Livnatt said her new location in a museum aimed at Evangelical Christians allowed her to teach her new clientele about the importance of sufganiyot, while continuing outreach to current clients and whatever tourists come downtown this holiday.

“The tourism is starting to wake up again,” she said. “We are starting see the sweet light at the end of the tunnel.”

Jerusalem’s most popular bakery, Kadosh, not far away on Shlomzion Hamalka Street, is premiering this Hanukkah what it calls “the Old City Sufganiya,” which includes caramel, halva, pistachios and sesame seeds. 

 AESTHETICS ARE very important to Roladin. (credit: MARC ISRAEL SELLEM) AESTHETICS ARE very important to Roladin. (credit: MARC ISRAEL SELLEM)

Kadosh, whose NIS 18 sufganiyot are Jerusalem’s most expensive, always has a line for buying takeout going down toward the Old City, especially as Hanukkah approaches.

The creative bakery is also selling croissant sufganiyot, knafeh sufganiyot, and continues selling the sufganiya called Abu Dhabi which premiered last year, celebrating the peace agreement with the United Arab Emirates using dates provided by Abu Dhabi’s Jewish community.

The pastry chefs, Itzik and Keren Kadosh, hand-make all the sufganiyot on site to ensure the ultimate quality and freshness. The result is well worth both the wait and the price.

When we came to sample the delicious pineapple and raspberry sufganiyot that were available at the time, the long line included people who came all the way from Rehovot, just to try them.

If you have time, it’s worth staying all day and trying various flavors as new fresh sufganiyot arrive as soon as they are ready.

 AESTHETICS ARE very important to Roladin. (credit: MARC ISRAEL SELLEM) AESTHETICS ARE very important to Roladin. (credit: MARC ISRAEL SELLEM)

Even smaller family bakeries are joining the salted caramel craze this year. Moti Binyamin, who owns Bourekas Ima in Baka, said he would have them for the first time, in addition to several other flavors he has sold in the past.

In an effort to compete with Roladin down the street, the sufganiyot at Bourekas Ima have become more attractive-looking on the outside, without losing their special taste on the inside that kids love year after year. 

Next door on Rivka Street, a branch of the English Cake chain of bakeries defiantly decided to buck the salted caramel trend. A source at the bakery revealed that it started making them and then purposely gave up.

“Because salted caramel is a trend, I didn’t want to do it,” the source said, perhaps counterintuitively. “It is just too popular and too easy to find elsewhere.”

English Cake does feature a white chocolate cheesecake sufganiya that fits with the spirit of the holiday and could have been good enough for Judith to trick Holofernes. But none of the 14 flavors in this year’s collection is anything but sweet, and a concoction called a “red velvet sufganiya” looks lovely but had an unpleasant taste.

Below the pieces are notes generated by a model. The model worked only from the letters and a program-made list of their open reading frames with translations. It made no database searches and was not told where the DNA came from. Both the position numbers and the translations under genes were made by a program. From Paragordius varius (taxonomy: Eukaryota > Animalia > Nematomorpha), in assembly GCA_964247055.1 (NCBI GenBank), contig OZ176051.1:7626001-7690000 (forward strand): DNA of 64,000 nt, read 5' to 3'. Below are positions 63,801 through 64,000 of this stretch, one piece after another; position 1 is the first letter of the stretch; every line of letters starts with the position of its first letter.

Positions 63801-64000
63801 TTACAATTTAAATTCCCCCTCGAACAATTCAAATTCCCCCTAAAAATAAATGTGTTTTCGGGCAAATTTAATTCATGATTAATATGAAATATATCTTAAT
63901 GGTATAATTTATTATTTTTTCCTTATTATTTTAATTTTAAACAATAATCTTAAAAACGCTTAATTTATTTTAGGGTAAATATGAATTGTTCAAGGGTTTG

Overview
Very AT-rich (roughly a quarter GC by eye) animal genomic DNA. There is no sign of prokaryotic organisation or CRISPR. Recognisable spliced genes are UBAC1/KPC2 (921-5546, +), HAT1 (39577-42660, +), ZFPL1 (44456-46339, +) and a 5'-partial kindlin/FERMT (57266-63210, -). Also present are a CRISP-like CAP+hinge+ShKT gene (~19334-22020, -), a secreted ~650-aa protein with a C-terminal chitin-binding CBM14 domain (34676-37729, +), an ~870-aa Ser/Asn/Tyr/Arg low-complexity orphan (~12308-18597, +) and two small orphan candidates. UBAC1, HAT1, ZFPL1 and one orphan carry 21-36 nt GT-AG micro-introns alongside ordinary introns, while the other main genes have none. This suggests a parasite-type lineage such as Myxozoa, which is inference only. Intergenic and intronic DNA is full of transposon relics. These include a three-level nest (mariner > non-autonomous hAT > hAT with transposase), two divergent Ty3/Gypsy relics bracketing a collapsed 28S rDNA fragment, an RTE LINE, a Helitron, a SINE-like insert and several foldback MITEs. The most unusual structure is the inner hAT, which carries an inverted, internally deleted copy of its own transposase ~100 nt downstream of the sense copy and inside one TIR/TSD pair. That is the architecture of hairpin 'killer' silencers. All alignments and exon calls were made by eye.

TRADITIONAL JELLY- and caramel-filled sufganiyot on offer at the shuk. (credit: MARC ISRAEL SELLEM)TRADITIONAL JELLY- and caramel-filled sufganiyot on offer at the shuk. (credit: MARC ISRAEL SELLEM)

One sufganiya that was appreciated by our hardest-working taster was a coffee sufganiya from La Patissiere bakery on Keren Kayemet Street in Rehavia, which has not joined the salted caramel trend.

There are salted caramel sufganiyot at Goldy’s bakery on Ezrat Torah Street, which has perhaps the most unconventional sufganiya: The Naftali Bennett Sufganiya. It comes with a picture of the prime minister, and the bakery’s website describes the sufganiya as having an “unbalanced flavor of spicy, sour, sweet, Right and Left, with chocolate, spicy chili and caramelized sweet potato.”

THERE WERE no pictures of politicians, but the sufganiyot from Roladin came in a beautiful box. Aesthetics are very important to Roladin, from the box to the minutest detail of each sufganiya. 

“The visual is what wins in our campaign,” Bachar Aharoni said. “It is very colorful and pretty to get our customers’ emotions to a new level.” 

Bachar Aharoni said her customers come to Roladin in the weeks ahead of Hanukkah, buying one sufganiya at a time to sample them and decide which is best, in order to prepare themselves for Hanukkah, when they will know what to order in larger quantities for their families.

Roladin overcame the COVID crisis by building up its home delivery business. This year, that is less of a problem, because all branches are fully operational.

If anything, the coronavirus could boost business this year, because Hanukkah comes as parents are taking their children to get vaccinated, and there is no better reward for keeping calm while getting jabbed than a sufganiya with its own shot ready in its accompanying syringe. Bachar Aharoni revealed that the chasers have become more round in an effort to eliminate such comparisons, and the kids who sampled the sufganiyot said they did not evoke any fear.

The children, aged five to 44, who sampled the sufganiyot said they could taste the difference between a basic parve strawberry sufganiya available at any grocery store and a fancy dairy sufganiya from Roladin. One child spoke of “seeing a whole new world of a sufganiya” as she bit into it, while another said “when you take a bite, you get a handful of different flavors.”

Another commented that adding raspberry from the chaser allows us to do our part in making the sufganiya ready to be eaten on Hanukkah and take part in the miracle. Regarding the salted caramel Bisuitella Caramel sufganiya, a wise child said the sweet and salty combination is fitting for Hanukkah and asked if it means she doesn’t have to grate any potatoes for latkes this year (see sidebar). 

The salted caramel sufganiya is indeed an ideal way of celebrating Hanukkah. Perhaps the true miracle will be if we limit ourselves to only one.